So many things had to be taken care of that stemmed from the recent attack. He ground his teeth in frustration at the fact that Thrall had taken away so many ships. If he had his full numbers, if the Fourth Fleet had not been stripped of resources, losing six would not be as devastating.
Half the Fourth Fleet, a total of 30 ships, had been diverted to Chu on the mistaken belief the Republicans would attack Euripides.
Billings supposed he should be grateful Thrall had only taken that many. It could be worse. The decision might have been to take two whole divisions, or 40 ships, instead of one and a half.
As it was, Billings now had only two dozen ships in orbit, most of them Hawks and Sparrows. Four ships had suffered damages requiring orbital repairs, but those had proceeded smoothly. He could field all 24 of his ships in the event of another attack.
Without a doubt, the only thing that saved them was Thespar’s new weapon, and for that Billings felt very grateful.
He knew people on Epsilon sometimes joked about Sporades being a “backwater,” a particularly telling insult on account of the planet’s oceanic nature.
But their branch of Thespar pulled off a miracle. Maybe now the quadrant would receive more respect.
With that comforting thought, he turned his attention to other things, including a downed Republican troop transport on the island of Patmos.
An alert flashed across his desktop holo, indicating that MARS had been activated again. He motioned with his hand and watched the satellite feed as a transport floated over the wreckage of the spaceship and landed near three men standing in the open.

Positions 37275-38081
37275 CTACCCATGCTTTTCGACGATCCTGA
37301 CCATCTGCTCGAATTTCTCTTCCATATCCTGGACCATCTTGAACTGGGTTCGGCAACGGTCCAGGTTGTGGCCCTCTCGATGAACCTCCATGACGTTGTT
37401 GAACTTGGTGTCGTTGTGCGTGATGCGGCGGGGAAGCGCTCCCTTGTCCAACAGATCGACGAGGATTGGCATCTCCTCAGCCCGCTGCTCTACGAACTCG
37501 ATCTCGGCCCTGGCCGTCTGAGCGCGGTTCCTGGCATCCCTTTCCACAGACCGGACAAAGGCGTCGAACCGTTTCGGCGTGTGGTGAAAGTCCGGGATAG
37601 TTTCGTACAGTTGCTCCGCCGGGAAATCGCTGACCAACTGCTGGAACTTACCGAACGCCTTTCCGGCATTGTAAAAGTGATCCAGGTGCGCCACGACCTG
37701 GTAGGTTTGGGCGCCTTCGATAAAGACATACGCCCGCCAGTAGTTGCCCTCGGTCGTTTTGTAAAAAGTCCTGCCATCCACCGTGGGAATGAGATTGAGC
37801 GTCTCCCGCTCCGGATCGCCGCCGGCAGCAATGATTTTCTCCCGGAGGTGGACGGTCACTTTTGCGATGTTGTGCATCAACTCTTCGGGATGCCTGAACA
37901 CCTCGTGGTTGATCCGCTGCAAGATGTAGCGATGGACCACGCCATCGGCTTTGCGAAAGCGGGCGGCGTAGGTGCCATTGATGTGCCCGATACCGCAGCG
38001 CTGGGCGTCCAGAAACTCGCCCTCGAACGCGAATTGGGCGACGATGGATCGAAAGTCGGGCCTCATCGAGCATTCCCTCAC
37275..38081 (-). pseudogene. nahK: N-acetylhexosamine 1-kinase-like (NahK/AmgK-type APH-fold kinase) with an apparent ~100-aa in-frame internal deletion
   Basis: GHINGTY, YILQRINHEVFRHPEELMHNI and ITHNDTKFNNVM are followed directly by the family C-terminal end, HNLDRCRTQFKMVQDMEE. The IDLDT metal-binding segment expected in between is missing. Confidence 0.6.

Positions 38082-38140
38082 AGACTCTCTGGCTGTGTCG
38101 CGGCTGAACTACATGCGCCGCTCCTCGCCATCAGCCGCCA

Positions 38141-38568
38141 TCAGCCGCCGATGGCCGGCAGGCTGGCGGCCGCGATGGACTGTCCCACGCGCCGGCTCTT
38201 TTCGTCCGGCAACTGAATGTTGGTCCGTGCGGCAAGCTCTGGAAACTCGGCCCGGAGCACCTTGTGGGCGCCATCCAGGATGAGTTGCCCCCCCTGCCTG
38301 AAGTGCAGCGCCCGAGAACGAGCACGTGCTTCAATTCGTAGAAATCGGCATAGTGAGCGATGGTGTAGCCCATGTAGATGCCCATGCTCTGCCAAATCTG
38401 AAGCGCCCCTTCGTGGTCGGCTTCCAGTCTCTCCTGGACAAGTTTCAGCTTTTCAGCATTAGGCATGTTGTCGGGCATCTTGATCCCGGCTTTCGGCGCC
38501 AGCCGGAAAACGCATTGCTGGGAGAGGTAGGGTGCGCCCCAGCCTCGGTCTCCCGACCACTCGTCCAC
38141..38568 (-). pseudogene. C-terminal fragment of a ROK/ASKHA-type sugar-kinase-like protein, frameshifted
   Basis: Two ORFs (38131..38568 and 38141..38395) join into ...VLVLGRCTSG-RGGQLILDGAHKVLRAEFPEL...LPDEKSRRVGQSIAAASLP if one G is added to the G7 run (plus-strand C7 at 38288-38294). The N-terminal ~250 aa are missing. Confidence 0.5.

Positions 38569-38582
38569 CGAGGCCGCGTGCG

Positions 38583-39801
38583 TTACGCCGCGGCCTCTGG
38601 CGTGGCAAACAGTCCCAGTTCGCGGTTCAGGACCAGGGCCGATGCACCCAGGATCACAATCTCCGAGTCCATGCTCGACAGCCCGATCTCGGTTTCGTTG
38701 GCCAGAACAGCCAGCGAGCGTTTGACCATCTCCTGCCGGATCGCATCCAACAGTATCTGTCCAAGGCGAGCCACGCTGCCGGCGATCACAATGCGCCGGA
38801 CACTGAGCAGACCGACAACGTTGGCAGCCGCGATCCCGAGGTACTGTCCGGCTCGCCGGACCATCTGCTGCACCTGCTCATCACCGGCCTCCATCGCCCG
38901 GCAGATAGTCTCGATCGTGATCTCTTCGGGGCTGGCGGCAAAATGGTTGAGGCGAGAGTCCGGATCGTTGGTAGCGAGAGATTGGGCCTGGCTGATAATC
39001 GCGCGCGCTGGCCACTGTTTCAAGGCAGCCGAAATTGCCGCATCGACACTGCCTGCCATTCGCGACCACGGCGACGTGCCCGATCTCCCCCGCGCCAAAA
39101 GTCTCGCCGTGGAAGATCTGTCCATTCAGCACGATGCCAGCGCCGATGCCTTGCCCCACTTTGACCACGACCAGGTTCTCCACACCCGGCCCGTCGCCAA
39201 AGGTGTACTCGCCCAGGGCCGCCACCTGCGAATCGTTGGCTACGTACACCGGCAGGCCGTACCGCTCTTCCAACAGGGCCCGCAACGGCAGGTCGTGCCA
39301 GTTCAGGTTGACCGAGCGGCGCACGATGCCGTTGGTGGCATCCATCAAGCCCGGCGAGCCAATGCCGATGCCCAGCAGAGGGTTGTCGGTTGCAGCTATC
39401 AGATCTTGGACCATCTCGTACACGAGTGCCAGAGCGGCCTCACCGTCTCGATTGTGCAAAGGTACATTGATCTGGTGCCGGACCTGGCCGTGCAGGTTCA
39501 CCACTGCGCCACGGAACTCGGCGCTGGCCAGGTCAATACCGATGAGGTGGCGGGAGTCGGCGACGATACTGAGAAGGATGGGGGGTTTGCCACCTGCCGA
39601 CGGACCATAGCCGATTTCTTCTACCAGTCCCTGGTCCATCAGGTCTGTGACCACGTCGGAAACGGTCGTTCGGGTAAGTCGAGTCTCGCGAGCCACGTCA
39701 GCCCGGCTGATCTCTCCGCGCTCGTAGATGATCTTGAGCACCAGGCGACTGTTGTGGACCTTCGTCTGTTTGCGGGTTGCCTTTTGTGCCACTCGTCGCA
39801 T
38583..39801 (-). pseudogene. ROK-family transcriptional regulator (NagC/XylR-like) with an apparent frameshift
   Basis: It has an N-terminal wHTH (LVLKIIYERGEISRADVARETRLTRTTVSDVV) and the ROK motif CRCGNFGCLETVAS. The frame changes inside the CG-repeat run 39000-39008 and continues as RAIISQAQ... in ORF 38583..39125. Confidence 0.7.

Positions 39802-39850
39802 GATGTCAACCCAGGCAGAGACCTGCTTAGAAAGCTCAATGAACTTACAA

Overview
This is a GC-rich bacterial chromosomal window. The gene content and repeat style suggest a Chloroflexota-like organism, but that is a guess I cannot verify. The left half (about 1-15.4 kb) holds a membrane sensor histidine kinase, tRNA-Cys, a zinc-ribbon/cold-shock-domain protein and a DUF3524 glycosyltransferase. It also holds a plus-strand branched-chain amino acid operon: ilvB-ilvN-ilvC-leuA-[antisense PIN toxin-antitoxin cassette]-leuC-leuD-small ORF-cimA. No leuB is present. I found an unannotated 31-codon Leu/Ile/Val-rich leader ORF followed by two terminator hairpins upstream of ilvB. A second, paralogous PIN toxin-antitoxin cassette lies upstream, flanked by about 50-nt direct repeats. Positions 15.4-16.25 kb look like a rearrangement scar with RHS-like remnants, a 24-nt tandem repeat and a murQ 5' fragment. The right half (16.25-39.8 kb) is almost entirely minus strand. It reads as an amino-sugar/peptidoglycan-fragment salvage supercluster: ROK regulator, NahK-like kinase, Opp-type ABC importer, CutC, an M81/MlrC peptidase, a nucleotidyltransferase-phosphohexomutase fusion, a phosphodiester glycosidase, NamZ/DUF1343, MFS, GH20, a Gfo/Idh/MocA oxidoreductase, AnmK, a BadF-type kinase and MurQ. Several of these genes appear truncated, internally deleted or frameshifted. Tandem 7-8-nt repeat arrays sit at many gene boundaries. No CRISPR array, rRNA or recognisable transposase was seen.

The system flashed a red circle around one of the men, and Billings grimaced. A civilian had been identified.
He watched the missile streak over them as the safety protocol engaged, prohibiting the strike.
Then Billings observed one of the men running away from the transport and start firing. The missile turned around, its engagement protocol reactivated when the individual with a weapon firing at it had enough distance from the civilian.
The person kept firing.
He watched the missile explode, and he raised his eyebrows.
He motioned with his fingers, and the satellite image zoomed in. Now he could see the marksman was in fact a robot. It walked back and stared impassively as the human Marine made a “high five” gesture.
Billings leaned back in his seat while everyone boarded the transport before flying over to the other side of the small island.
“Yes, Tetrarch Billings?”
“Prepare a military task force to retake Patmos from enemy infiltration. I suppose we should let SSI know about it since they have a reeducation camp there.”
“Will do, Tetrarch Billings.”
Of course, the easiest thing to do would be to change or eliminate the MARS safety protocol. Then missiles could fly in and take everyone out.
But they called him a softy for a reason. Billings still felt an obligation toward his people. He would not sacrifice them, if he could help it.
He sighed, hoping the task force would not kill too many innocents.